Clarifying standards for handling complaints. On April 18, 2014, the Centers for Medicare and Medicaid Services published at the REGTAP website a set of Frequently Asked Questions on Casework. This FAQ supplements the Casework Guidance for Federally Facilitated Marketplace that CMS released on March 13, 2014 and explicates the federal casework regulation, found at 45 C.F.R. 156.1010. A case is a communication from a complainant with respect to an insurance problem other than the appeal of an adverse benefit determination. In the context of the guidance and FAQ, it is a communication brought to the federally facilitated marketplace (FFM) regarding qualified health plan (QHP) coverage or performance. [Editor’s note: The material under this subhead was also published as an update to an earlier post.]
The FAQ is very technical and will not be described in detail here. It portrays an iterative process through which QHPs receive cases through the Health Insurance Casework System (HICS) and, where necessary, refer issues back to the Exchange Operations Support Center (XOSC) Help Desk for resolution. The FAQ addresses a variety of situations, including those involving expedited or retroactive enrollments where a QHP insurer receives enrollment information through a pre-audit file rather than an 834 transaction file or the resolution of duplicate cases or cases that involve general customer service questions or eligibility for coverage under another program or insurer. The FAQ also discusses the timing of initiation of duplicate or reopened cases, as insurers must resolve urgent cases within 72 hours for urgent cases and 15 calendar days for other cases.
In general the FAQ evidences an effort by CMS to work with insurers to impose order on the confusion and stress created by systems that are being rolled out and modified on the fly even as all participants are overwhelmed by a huge volume of new enrollees. Tellingly, the guidance states that CMS is not currently releasing complaint data to the state departments of insurance, as “so many current HICS cases do not appropriately reflect issuer performance, and, furthermore, … additional guidance is needed for issuers.” CMS will notify insurers before it starts releasing data to state departments of insurance, although insurers are still required to comply with all state laws, including those that impose stricter timeframes for case resolution than those found in the federal regulation.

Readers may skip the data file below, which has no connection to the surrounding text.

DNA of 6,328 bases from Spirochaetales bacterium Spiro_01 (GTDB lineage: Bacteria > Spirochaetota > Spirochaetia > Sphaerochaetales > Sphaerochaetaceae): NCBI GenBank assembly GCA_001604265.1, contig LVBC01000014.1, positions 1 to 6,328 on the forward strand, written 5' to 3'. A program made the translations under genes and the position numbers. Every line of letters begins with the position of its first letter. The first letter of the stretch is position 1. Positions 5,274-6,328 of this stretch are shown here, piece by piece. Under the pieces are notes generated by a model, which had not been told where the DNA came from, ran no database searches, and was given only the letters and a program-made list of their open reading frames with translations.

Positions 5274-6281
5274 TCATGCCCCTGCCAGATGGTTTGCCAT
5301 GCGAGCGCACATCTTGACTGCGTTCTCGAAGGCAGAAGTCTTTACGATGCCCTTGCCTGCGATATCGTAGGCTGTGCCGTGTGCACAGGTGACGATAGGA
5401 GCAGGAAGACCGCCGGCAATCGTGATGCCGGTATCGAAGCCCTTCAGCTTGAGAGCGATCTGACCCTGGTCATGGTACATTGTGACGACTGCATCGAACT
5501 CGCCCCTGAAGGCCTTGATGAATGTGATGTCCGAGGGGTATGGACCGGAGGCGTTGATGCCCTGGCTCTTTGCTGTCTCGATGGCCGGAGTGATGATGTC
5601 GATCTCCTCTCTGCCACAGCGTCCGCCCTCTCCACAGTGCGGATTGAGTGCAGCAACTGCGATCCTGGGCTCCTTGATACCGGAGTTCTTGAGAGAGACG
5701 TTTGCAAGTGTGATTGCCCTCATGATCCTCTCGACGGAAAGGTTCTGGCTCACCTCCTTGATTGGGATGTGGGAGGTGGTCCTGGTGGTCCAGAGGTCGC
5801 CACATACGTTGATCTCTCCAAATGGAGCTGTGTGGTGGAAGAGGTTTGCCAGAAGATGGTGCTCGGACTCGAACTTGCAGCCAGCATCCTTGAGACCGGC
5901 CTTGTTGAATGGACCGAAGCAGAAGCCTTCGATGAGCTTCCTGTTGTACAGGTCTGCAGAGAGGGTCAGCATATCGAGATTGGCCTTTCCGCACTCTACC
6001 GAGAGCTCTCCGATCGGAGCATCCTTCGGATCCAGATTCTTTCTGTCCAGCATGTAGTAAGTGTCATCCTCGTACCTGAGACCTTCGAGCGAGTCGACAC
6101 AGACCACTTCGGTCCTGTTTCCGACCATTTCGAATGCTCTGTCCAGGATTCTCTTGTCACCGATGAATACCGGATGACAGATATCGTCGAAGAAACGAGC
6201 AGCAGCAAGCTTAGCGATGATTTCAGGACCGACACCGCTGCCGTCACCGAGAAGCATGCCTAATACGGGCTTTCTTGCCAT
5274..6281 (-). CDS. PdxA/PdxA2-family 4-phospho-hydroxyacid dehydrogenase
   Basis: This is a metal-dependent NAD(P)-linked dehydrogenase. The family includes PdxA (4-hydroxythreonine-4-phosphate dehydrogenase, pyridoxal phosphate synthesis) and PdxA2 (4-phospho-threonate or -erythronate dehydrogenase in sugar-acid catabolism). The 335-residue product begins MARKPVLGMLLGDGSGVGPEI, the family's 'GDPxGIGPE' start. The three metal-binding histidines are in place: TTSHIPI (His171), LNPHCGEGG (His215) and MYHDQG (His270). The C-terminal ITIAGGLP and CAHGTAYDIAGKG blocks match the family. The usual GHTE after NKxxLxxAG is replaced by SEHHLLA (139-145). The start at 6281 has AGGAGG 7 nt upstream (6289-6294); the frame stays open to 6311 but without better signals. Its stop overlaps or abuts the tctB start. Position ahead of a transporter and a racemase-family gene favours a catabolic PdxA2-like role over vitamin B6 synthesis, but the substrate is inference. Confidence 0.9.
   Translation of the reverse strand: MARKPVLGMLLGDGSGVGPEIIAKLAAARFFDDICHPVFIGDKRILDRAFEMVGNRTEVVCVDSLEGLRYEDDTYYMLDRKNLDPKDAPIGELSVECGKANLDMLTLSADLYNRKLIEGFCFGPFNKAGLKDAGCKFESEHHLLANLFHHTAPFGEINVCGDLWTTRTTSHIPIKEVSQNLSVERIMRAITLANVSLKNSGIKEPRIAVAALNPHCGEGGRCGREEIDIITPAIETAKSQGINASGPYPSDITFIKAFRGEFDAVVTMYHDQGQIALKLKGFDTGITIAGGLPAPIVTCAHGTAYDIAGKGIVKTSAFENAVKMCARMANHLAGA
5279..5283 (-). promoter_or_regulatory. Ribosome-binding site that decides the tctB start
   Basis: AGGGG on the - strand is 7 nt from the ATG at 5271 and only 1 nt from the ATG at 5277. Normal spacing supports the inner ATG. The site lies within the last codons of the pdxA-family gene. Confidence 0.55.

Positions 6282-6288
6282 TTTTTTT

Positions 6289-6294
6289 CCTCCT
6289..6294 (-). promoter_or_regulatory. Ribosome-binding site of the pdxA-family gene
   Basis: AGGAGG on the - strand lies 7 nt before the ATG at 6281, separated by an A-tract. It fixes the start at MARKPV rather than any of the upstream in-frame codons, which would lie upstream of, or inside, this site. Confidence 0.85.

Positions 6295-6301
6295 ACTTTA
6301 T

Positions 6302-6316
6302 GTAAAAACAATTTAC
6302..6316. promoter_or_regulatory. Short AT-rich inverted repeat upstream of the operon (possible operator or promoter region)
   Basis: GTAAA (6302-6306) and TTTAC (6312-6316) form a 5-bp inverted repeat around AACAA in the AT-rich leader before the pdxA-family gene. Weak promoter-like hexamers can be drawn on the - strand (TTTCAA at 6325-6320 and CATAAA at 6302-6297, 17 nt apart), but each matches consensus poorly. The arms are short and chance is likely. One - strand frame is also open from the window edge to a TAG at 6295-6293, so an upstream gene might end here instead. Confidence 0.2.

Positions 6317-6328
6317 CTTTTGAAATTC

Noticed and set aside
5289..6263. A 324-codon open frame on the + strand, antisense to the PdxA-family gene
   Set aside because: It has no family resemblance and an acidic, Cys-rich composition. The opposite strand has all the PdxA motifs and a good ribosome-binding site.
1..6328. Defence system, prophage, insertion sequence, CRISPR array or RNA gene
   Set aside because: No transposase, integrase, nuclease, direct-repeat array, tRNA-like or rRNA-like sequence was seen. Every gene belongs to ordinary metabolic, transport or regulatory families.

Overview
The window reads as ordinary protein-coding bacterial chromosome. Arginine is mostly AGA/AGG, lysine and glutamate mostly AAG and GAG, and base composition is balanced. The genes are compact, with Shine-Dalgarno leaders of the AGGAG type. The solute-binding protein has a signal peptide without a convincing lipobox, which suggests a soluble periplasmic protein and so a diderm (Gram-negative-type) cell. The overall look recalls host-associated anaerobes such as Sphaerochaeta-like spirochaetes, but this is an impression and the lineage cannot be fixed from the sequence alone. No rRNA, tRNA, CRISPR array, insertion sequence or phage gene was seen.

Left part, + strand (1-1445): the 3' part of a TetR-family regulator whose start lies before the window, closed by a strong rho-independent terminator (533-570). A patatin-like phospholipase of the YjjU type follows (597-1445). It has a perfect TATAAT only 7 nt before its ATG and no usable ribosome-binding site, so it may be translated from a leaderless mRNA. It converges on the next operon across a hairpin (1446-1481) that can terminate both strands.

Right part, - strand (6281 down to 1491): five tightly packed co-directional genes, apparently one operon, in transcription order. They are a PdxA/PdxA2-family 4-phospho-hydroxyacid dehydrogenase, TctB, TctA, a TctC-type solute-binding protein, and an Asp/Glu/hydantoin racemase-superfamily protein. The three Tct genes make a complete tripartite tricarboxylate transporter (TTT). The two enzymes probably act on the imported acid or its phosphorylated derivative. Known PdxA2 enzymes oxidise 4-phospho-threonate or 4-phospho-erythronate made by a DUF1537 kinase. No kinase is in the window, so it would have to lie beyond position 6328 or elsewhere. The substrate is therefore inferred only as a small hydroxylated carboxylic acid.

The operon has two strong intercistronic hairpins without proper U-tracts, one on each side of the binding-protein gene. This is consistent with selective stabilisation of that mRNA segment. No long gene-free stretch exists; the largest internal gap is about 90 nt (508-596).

Continued use of interim payment process. In other developments, CMS has indicated, again at REGTAP, that it intends to continue to use its interim payment process through September and will apparently not have its permanent payment process in place before that time. CMS has also posted a frequently asked question that clarifies that technical guidance (and presumably software) is not yet in place for insurers to post data for the premium stabilization (risk adjustment and reinsurance) programs, and that until such guidance is in place, insurers will not be considered out of compliance for failing to submit data for these programs.
Special exchange enrollment period for federal high-risk pool enrollees. On April 24, 2014, CMS announced that a special enrollment period would be available between May 1 and June 30, 2014 for individuals losing coverage under the Preexisting Condition High Risk Pool; this will allow members of this group to enroll in qualified health plans through the federal and state exchanges (CMS also released a fact sheet.) The PCIP was an interim program to provide coverage for individuals with preexisting conditions until the exchanges were in place. It began in 2010 and was supposed to end at the end of 2013, but PCIP coverage was extended through April 30, 2014 because of problems with exchange enrollment. Although the program at one point enrolled over 100,000 high-need individuals, it was down to 21,000 enrollees by the end of January 2014 and is surely much smaller now.
Individuals who enroll in a qualified health plan by June 30 will have coverage retroactive to May 1. CMS is making the special enrollment period available under its authority to provide for special enrollment periods for “exceptional circumstances.”
Insurance agents denied right to help defend Missouri restrictions on ACA navigators and assisters. Also on April 24, 2014, Judge Ortrie Smith of the United States District Court for the Western District of Missouri denied a motion by the Missouri Association of Insurance Agents (MAIA) to intervene in Saint Louis Effort for AIDS v. Huff. The plaintiffs in this case are challenging the provisions of the Missouri Health Insurance Marketplace Innovation Act of 2013 (HIMIA) requiring navigators and assisters to obtain state licenses and restricting their activities.
In January, Judge Smith had entered a preliminary injunction prohibiting Missouri from enforcing the law while the litigation was pending. The agents sought to intervene, claiming that they had an interest in ensuring that “those who promote insurance are properly trained and licensed,” and in protecting their business and professional relationships.
Judge Smith first held that the MAIA had no standing to intervene in the lawsuit because it could now show that any of its members would suffer a concrete injury if the HIMIA was not upheld. The MAIA does not, the judge held, have standing merely to assert the general public interest.
Judge Smith further held that the MAIA did not meet the requirements that must be satisfied to be granted a right to intervene in litigation. The case does not concern any restrictions on agents themselves. Insofar as agents claim to represent the public interest, that interest is adequately represented by the state of Missouri. To the extent that the MAIA is interested in defending the statute to protect the economic interest of its members, its participation is not necessary as the state can adequately defend the statute. The court concluded that either the MAIA would repeat everything the state would say, which would be unnecessary, or sidetrack the litigation, which would not be desirable. Thus the court denied intervention.
Agents and brokers have succeeded in persuading legislatures in a number of states to enact legislation restricting navigators and assisters. Their first attempt to convince a court to uphold such a statute has now been blocked at the starting gate.